To ask the Secretary of State for the Home Department how many police officers in each police force have been (a) disciplined and (b) dismissed for (i) inappropriate use of the internet and (ii) using official telephones to access premium rate
telephone numbers in each of the last five years. 
Bill Wiggin: To ask the Secretary of State for the Home Department how much the consultation on the merger of the four existing forces in the West Midlands will cost (a) his Department and (b) (i) each individual police force and (ii) each local authority involved. 
Mr. McNulty: The statutory four month period in which objections can be raised under Sections 32 and 33 of the Police Act 1996 is part of normal Home Office business and, as such, imposes no additional costs. The costs, if any, that police forces and police authorities choose to incur is a matter for the bodies concerned.
Mr. Paice: To ask the Secretary of State for the Home Department how many police stations have been closed in villages and towns with a population smaller than 10,000 inhabitants in each year since 1997. 
Bill Wiggin: To ask the Secretary of State for the Home Department pursuant to the answers of 7 June 2006, Official Report, columns 741-42W, on the police, whether his strategic objectives in relation to West Mercia police differ from those of his predecessor. 
Mr. McNulty: As my right hon. Friend, the Home Secretary, made clear during the course of Home Office oral questions on 19 June, he believes that the creation of strategic police forces will bring benefits both in improving protective services and safeguarding dedicated local policing. However, he also made it clear that he wants to engage in further discussion with police forces and police authorities on how best to move to strategic police forces.
(2) if he will amend the guidance to police forces on reviewing injury pensions so that injured officers who were in receipt of such a pension prior to the introduction of the current guidance will not have their pension reviewed earlier than their state retirement age; 
(3) what assessment he has made of the effect of new legislation on age discrimination on the existing guidance to police forces on injury pensions contained in Annex C of Home Office Circular 46/2004.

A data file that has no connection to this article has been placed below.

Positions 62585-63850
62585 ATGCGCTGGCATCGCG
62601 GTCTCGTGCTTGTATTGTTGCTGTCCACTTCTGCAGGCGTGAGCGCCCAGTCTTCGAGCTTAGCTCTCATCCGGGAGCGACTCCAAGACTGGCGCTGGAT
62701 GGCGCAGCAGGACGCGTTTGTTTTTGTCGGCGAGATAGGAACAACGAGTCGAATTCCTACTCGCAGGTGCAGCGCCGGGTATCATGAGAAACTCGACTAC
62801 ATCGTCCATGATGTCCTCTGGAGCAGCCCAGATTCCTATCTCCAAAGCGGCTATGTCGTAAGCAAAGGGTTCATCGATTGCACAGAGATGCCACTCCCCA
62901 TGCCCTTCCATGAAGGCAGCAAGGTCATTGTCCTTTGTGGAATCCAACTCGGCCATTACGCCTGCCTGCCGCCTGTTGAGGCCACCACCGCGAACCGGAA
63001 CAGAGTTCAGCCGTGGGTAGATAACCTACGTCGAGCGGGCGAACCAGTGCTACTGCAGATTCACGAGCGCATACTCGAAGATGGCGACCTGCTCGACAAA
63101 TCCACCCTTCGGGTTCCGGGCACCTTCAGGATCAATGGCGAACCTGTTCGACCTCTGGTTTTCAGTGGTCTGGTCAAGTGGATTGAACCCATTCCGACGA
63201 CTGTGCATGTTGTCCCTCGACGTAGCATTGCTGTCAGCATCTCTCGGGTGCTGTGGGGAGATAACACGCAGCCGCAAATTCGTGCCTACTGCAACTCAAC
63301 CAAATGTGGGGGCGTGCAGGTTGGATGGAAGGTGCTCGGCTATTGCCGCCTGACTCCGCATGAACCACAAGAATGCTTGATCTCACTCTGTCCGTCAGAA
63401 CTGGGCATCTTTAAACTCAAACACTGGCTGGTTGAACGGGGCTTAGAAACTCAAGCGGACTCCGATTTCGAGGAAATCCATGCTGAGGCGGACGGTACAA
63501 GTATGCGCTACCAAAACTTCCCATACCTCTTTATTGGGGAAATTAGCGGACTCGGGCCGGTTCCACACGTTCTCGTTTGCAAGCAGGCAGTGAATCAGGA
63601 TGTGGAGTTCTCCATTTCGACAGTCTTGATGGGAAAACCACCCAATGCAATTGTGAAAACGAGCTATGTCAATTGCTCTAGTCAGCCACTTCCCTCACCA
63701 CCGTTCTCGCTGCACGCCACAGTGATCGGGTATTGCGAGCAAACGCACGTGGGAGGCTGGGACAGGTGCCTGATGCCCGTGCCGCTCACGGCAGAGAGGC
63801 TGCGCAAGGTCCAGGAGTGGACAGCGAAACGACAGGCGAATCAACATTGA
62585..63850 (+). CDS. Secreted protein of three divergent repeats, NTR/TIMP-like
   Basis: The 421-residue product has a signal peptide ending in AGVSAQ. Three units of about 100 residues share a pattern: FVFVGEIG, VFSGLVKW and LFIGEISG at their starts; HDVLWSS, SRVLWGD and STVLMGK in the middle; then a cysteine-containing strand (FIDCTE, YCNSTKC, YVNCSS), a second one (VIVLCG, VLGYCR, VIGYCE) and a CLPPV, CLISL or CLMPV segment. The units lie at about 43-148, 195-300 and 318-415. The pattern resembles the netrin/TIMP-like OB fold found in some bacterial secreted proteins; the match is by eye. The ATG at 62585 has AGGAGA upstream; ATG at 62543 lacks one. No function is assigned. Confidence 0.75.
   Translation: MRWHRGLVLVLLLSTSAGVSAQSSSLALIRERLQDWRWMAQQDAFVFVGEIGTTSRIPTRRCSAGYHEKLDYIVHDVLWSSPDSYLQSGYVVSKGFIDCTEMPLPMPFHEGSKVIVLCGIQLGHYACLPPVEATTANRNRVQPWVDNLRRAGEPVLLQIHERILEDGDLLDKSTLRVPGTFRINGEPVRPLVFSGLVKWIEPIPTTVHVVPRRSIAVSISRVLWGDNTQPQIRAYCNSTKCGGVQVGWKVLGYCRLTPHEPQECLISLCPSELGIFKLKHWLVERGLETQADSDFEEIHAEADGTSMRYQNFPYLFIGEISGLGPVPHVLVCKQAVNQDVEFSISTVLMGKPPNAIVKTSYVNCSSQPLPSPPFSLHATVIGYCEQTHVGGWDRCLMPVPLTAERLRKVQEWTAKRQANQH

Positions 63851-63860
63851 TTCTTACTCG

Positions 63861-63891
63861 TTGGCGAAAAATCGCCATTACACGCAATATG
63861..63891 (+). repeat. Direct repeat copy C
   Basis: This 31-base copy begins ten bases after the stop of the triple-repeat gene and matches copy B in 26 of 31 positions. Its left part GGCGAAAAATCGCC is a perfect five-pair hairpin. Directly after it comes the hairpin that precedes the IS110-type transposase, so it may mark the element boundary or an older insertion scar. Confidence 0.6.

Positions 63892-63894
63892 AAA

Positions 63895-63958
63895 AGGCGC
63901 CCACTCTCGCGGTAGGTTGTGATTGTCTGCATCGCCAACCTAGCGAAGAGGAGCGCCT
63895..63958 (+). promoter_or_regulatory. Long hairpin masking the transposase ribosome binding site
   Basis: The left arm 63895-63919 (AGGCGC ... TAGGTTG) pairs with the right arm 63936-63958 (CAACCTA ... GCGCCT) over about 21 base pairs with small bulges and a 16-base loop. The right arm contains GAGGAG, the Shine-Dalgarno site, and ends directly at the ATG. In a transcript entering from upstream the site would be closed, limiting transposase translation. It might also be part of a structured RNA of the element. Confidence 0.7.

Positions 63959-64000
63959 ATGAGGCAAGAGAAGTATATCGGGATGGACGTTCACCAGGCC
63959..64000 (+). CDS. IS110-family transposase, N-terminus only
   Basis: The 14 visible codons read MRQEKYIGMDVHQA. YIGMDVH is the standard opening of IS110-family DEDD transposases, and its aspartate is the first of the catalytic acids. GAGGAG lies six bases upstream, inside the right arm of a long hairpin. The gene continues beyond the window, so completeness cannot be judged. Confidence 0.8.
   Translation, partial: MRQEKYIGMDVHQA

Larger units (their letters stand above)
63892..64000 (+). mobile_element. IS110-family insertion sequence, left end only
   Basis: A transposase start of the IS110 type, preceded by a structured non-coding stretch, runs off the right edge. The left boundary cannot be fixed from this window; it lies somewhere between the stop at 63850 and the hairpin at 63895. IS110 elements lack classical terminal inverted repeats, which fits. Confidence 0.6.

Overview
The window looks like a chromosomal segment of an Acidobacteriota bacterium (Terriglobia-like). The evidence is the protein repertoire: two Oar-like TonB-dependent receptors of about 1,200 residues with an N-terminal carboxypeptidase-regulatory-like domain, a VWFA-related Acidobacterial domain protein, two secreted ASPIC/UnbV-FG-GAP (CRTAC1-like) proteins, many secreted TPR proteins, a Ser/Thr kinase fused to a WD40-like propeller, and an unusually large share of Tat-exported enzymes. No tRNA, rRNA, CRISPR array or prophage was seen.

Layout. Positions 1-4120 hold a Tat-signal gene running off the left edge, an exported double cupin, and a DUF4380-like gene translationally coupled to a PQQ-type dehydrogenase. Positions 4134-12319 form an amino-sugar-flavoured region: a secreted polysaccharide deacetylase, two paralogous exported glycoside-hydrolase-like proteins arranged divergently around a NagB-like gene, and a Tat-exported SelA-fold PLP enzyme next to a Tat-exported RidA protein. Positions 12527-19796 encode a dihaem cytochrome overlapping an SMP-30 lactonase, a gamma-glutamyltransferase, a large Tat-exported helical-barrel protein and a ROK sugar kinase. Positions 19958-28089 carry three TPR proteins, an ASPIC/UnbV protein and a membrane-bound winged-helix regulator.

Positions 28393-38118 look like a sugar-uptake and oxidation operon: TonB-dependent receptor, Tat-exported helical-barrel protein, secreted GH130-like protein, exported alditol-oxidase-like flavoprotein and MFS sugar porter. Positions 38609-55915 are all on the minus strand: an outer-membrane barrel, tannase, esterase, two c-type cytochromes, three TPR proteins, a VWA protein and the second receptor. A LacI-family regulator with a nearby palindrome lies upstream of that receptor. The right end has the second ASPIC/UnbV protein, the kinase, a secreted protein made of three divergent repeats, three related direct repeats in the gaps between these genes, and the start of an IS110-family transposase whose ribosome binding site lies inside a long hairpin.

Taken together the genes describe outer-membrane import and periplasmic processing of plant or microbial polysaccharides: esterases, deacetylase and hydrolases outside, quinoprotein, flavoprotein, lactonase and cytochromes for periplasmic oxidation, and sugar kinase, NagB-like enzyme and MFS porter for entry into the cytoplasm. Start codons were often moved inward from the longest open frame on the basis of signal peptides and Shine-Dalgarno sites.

We have no plans to change the guidance in Annex C in HOC 46/2004, which was issued to provide for a fairer and more consistent framework within which police authorities review the injury pensions they are paying. Police authorities have a statutory responsibility to consider at suitable intervals whether the pensioners loss of earning
capacity has altered. The relevant provision is now set out in regulation 37 of the Police (Injury Benefit) Regulations 2006, but the legal obligation has been in place since before 1987, when the previous regulations were made. A wider policy review of the injury award system is planned.
Andrew Rosindell: To ask the Secretary of State for the Home Department what assessment he has made of the effect of the creation of larger police constabularies on response times; and if he will make a statement. 
Mr. McNulty: While no assessment has been made of the effect of the creation of larger police forces on response times, we believe that strategic forces will have greater capability and capacity to deliver effective protective services, response policing and neighbourhood policing for all their communities. Targets on response times are set and monitored locally. It is an operational matter for the chief constable of each area to decide how he or she wishes to deploy the available resources to best serve their communities.
Mr. Hoyle: To ask the Secretary of State for the Home Department what assessment he has made of the effect of the proposed merger between Lancashire and Cheshire police authorities on policing in Lancashire.